See also: When state legislators assume office after a general election

Colorado legislators assume office on the first day of the first legislative session following the election (example January 12 of next year for the upcoming elections.)


See also: Redistricting in Colorado

Although the state legislature is responsible for drawing Congressional districts, the Colorado Reapportionment Commission is responsible for drawing state legislative districts. The Commission is comprised of four members appointed by the General Assembly, three appointed by the governor, and four appointed by the Colorado Supreme Court Chief Justice.[9]


Colorado's population increased from 4.30 million to 5.03 million between 2000 and 2010, according to the U.S. Census Bureau.[10] Much of the state's 16.9 percent growth occurred in the I-25 corridor, on the eastern slopes of the Rocky Mountains. Roughly half of the state's population increase was a result of Hispanic population growth. The Colorado Springs area and the southern Denver suburbs experienced the highest rates of population increase. Despite the fast rate of growth, Colorado did not gain another Congressional seat as a result of the new U.S. Census numbers.[11]

The Colorado Reapportionment Commission, which review plans drafted by both Republicans and Democrats, selected a Democratic plan for the new state legislative districts. Both parties filed lawsuits, and the Colorado Supreme Court rejected the plan. Subsequently, the Commission submitted a new reapportionment plan, also drawn by Democrats. This plan received the Supreme Court's approval.[12][13]


The Colorado Senate is the upper house of the Colorado General Assembly, the state legislature of the U.S. state of Colorado. It is composed of 35 members elected from single-member districts. Each member represents an average of 143,691 residents, as of the 2010 Census.[14] After the 2000 Census, each member represented 122,893.[15] Senators are elected to 4-year terms, and are limited to 2 consecutive terms in office.

Party As of April 2015
     Democratic Party 17
     Republican Party 18
Total 35

House of Representatives

The Colorado House of Representatives is the lower house of the Colorado General Assembly, the state legislature of the U.S. state of Colorado. The House is composed of 65 members. Each member represents an average of 77,372 residents, as of the 2010 Census.[16] After the 2000 Census, each member represented 66,173.[17] Representatives are elected to 2-year terms, and are limited to 4 consecutive terms in office.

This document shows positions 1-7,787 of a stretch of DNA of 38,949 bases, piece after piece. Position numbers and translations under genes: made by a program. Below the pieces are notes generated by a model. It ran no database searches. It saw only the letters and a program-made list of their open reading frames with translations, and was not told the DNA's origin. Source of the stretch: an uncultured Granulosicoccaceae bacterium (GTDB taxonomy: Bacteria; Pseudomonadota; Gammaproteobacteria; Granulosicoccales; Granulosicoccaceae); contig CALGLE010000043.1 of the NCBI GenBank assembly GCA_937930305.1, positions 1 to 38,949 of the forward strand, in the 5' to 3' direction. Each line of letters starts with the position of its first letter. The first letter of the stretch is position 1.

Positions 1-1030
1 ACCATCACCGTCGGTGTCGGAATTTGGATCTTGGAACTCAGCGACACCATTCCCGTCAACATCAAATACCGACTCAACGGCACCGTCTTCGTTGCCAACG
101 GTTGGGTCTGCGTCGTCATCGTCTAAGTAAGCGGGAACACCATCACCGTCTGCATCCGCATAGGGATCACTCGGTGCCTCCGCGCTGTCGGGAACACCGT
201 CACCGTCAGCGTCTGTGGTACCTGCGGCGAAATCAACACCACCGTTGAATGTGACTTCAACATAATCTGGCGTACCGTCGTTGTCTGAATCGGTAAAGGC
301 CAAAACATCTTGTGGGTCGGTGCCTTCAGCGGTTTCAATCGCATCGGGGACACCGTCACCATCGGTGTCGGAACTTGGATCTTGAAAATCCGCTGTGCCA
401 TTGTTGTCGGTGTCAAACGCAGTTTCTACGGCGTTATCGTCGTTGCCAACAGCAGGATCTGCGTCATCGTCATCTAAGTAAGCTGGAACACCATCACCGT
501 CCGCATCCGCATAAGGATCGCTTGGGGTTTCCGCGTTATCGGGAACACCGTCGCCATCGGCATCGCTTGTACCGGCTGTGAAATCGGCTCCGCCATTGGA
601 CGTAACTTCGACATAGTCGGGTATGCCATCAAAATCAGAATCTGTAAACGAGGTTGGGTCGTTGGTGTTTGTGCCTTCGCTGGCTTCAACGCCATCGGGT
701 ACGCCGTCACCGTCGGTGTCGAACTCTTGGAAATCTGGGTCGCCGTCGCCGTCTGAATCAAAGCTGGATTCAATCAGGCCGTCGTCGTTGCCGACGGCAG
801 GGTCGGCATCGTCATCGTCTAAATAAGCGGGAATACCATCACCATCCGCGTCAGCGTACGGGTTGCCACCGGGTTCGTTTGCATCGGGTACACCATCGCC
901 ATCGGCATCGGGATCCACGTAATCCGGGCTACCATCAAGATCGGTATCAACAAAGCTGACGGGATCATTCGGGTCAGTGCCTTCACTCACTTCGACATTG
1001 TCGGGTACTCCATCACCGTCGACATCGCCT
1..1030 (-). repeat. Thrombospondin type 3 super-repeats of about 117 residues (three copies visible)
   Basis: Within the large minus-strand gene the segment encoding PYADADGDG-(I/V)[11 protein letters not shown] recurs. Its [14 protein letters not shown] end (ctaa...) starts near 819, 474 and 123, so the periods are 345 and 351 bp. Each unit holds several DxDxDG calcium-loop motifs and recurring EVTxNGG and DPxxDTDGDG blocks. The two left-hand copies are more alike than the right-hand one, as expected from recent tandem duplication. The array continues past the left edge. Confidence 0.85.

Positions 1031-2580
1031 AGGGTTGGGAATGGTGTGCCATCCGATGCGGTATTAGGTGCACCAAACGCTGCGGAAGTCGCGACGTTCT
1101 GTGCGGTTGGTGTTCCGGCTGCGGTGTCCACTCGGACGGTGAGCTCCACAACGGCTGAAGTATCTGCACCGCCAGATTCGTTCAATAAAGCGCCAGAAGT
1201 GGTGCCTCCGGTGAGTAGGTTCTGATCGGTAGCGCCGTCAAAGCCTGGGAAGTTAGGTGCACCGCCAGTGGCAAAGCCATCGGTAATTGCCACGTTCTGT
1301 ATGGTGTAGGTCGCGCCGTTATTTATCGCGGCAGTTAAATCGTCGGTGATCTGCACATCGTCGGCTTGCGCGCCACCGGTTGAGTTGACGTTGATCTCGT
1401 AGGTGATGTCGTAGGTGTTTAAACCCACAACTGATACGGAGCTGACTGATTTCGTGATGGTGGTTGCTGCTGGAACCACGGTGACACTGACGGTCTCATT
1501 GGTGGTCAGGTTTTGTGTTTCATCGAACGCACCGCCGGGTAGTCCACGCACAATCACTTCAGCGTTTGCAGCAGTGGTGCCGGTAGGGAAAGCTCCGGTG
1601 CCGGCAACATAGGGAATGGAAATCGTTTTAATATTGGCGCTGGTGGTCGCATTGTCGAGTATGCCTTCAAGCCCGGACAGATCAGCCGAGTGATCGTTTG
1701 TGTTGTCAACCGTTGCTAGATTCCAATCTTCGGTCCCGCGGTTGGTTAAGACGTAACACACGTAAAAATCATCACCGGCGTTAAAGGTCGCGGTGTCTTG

Party As of April 2015
     Democratic Party 37
     Republican Party 28
Total 65


Partisan balance 1992-2013

Who Runs the States Project
See also: Ballotpedia:Who Runs the States and Ballotpedia:Who Runs the States, Colorado
Partisan breakdown of the Colorado legislature from 1992-2013

Colorado State Senate: From 1992-2013, the Republican Party was the majority in the Colorado State Senate for 11 years and the Democrats were the majority for the other 11 years. During the final nine years of the study, the Colorado senate was controlled by the Democratic party with the final year (2013) being a Democratic trifecta.

Across the country, there were 541 Democratic and 517 Republican state senates from 1992 to 2013.

Colorado State House of Representatives: From 1992-2013, the Republican Party was the majority in the Colorado State House of Representatives for 15 years and the Democrats were the majority for the other seven years. During the final year (2013), Colorado was under a Democratic trifecta.

Across the country, there were 577 Democratic and 483 Republican State Houses of Representatives from 1992 to 2013.

Over the course of the 22-year study, state governments became increasingly more partisan. At the outset of the study period (1992), 18 of the 49 states with partisan legislatures had single-party trifectas and 31 states had divided governments. In 2013, only 13 states have divided governments, while single-party trifectas held sway in 36 states, the most in the 22 years studied.

The chart below shows the partisan composition of the Office of the Governor of Colorado, the Colorado State Senate and the Colorado House of Representatives from 1992-2013. Partisan composition of Colorado state government(1992-2013).PNG

Joint standing committees

The Colorado General Assembly has six joint standing committees.

External links